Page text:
Growing Old Gracefully at Home The saying goes that "growing old is not for the faint hearted." Most of us want to grow old in our own homes surrounded by the familiar artifacts that tell our life story and supported by our families and communities. We want to grow old gracefully and with dignity. We worry about becoming a burden to our loved ones. The process of aging presents challenges and changes in physical, mental, financial and social well-being. Many of us may lack awareness about the support services available in our communities which make aging in place possible. According to the Center for Disease Control(CDC), "Aging in


Musings of a Visually Impaired Mother

If My Mom Can Do This, I Can Do It Too I come from a long line of mothers. Women have been birthing babies since the beginning of time. You know that excruciating moment during childbirth when you are screaming “I can’t do this!" and then you dig deep and discover you can after all? I told myself in that moment "If my mom could do this seven times (yes, seven!), then I can too!" And then when the nurse placed my squalling, slimy, bundle of joy in my arms for the first time, I suddenly realized the labor was not even the hard part of being a mother. Learning I Was Expecting My First Child I learned that I was expecting my first child from a neurologist, who was working me up for some unknown vision problem. The news was dulled by the uncertainty of my


More Women Than Men Have Vision Loss

April is Women’s Eye Health Month We all know men are from Mars and women are from Venus. But you may be surprised to learn there are gender differences when it comes to eye health. As a nurse and a woman with a visual impairment, I was surprised to learn there are more women than men who are blind or visually impaired. Women’s Eye Health Task Force reports that nearly two-thirds of all visually impaired and blind people in the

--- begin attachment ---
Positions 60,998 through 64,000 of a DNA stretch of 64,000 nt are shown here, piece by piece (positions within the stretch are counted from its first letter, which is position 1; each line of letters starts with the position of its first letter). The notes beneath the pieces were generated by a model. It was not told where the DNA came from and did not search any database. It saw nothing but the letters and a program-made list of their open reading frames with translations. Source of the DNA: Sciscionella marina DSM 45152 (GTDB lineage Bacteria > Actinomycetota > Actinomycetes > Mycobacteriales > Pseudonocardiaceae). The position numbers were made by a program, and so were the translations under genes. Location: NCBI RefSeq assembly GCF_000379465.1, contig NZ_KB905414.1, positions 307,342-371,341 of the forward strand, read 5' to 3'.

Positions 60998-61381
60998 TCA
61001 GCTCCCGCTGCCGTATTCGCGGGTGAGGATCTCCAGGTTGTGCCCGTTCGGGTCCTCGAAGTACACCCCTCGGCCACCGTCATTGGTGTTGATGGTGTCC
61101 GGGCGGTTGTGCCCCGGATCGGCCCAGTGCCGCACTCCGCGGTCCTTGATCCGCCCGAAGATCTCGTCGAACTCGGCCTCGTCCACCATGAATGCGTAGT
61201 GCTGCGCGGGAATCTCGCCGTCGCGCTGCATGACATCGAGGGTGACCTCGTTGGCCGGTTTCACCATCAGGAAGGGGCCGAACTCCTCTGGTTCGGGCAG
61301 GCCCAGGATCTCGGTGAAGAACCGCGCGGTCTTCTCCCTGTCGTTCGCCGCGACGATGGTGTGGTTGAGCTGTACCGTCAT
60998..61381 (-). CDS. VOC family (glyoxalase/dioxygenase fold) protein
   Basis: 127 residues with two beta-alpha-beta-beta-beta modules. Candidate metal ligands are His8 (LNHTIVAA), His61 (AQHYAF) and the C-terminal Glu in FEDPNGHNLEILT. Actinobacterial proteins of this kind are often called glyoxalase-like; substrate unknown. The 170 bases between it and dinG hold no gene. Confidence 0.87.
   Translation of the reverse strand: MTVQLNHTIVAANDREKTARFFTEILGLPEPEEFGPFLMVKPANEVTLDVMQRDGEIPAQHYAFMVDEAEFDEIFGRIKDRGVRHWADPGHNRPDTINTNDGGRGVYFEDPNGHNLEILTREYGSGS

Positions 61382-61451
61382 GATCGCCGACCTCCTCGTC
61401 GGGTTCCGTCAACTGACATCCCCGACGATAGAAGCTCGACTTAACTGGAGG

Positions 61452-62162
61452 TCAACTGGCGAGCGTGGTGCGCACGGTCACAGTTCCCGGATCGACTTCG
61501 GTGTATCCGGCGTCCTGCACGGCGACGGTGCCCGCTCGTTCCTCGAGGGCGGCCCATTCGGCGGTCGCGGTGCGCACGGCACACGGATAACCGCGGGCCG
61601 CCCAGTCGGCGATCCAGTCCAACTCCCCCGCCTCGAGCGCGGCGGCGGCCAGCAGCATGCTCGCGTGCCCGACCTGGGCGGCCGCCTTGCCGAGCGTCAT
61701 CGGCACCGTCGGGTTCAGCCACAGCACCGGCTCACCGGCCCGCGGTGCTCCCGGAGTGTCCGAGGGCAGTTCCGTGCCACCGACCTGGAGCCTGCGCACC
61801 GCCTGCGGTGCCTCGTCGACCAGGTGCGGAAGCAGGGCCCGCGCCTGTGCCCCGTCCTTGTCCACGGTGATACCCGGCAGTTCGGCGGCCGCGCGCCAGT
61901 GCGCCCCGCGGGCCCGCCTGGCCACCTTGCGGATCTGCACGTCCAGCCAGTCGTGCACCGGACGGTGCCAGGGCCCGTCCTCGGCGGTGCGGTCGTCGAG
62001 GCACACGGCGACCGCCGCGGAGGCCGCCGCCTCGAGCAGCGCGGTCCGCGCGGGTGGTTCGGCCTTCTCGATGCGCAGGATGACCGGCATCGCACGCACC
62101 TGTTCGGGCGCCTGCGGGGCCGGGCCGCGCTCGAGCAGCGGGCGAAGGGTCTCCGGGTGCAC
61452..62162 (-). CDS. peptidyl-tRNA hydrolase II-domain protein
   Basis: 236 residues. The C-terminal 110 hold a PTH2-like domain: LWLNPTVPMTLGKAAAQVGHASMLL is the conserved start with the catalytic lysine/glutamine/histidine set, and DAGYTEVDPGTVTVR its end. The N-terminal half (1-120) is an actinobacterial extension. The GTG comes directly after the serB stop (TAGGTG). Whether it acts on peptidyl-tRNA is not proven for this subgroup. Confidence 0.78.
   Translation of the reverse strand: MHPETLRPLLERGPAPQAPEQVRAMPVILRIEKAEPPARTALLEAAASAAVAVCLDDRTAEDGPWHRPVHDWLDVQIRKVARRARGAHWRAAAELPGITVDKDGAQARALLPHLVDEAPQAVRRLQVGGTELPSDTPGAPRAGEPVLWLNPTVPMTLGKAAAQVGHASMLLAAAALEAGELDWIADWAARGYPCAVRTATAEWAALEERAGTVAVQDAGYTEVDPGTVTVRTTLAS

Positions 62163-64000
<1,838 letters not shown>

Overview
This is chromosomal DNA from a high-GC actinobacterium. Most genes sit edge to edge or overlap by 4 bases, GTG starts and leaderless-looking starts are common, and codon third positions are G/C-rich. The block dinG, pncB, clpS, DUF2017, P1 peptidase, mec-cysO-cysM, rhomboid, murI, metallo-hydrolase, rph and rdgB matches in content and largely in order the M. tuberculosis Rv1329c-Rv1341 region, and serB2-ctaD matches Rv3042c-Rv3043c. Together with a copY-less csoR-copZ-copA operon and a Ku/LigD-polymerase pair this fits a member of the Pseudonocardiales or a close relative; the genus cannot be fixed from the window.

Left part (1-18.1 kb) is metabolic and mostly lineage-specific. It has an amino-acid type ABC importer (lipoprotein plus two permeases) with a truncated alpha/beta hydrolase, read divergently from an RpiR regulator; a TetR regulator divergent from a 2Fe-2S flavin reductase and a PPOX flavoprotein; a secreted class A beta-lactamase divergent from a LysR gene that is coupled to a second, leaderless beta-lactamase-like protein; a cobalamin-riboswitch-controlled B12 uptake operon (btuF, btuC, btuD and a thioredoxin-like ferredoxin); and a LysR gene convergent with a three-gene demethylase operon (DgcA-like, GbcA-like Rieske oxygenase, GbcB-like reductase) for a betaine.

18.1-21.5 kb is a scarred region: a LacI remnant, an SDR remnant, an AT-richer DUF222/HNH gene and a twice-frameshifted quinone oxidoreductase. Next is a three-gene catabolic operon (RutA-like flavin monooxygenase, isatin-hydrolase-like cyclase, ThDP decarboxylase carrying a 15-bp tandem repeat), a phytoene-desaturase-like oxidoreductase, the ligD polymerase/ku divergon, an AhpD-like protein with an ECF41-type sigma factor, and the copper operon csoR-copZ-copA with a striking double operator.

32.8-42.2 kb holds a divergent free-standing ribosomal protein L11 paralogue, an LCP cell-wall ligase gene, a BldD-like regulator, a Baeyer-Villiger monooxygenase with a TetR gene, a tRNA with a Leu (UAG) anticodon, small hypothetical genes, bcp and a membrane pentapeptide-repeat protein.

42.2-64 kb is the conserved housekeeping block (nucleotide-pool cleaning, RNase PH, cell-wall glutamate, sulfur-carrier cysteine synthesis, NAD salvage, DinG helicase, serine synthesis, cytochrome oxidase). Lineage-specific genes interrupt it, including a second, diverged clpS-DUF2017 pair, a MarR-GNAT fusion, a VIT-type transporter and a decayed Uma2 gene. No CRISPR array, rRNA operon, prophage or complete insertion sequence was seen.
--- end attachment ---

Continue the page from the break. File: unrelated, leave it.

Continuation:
Enjoying the Miracle of Seeds with Vision Loss

Miracle of Seeds Do you remember the sheer delight of planting a bean in a handful of dirt in a Styrofoam cup and watching it grow as a child? There is nothing quite as wonderful as a cup of seeds. The variety of color, shape, fragrance and flavor contained within that tiny package is a miracle. It is spring now and miracles await to delight, inspire and calm the soul. “In every gardener there is a child who believes in The Seed Fairy.” ~Robert Brault. I remember the first time I planted my own vegetable garden. Enthralled with the simplicity of the seeds, I lavished them upon the


Adjusting My Career to Vision Loss

Editor's note: Welcome Audrey Demmitt, new VisionAware Peer Advisor. A Career I Dreamed Of The day I graduated from the University of Arizona in 1983 with a nursing degree was a personal triumph. I looked forward to a career I dreamed of since childhood. I was certain I had found my life’s passion in nursing. My future was full of promise and excitement. Then at age 25, a vision exam turned everything upside down. The diagnosis was retinitis pigmentosa and my future became uncertain. Continued to Work After Diagnosis A long journey followed as I struggled to